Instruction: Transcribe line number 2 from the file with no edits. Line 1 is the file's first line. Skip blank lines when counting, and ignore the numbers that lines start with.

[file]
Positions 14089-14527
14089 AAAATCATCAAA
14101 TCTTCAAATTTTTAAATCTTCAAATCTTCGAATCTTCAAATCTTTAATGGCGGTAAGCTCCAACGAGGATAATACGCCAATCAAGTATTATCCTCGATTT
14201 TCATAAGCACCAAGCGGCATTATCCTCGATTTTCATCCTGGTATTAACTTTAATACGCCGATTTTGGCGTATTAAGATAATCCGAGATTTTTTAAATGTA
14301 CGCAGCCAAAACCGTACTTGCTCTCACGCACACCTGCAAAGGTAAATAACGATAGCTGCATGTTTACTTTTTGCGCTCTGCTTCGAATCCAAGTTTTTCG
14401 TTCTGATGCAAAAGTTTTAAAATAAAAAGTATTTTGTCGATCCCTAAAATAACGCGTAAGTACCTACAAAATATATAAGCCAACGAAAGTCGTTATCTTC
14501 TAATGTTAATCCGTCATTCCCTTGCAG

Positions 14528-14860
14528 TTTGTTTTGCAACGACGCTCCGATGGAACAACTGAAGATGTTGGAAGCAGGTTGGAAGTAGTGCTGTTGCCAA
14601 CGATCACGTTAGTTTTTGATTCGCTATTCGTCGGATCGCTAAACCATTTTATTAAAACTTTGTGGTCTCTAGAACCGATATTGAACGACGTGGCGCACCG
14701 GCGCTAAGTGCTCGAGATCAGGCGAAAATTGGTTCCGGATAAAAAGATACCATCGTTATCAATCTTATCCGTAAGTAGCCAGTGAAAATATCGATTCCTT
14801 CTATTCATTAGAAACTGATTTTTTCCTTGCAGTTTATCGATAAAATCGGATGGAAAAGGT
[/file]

14089 AAAATCATCAAA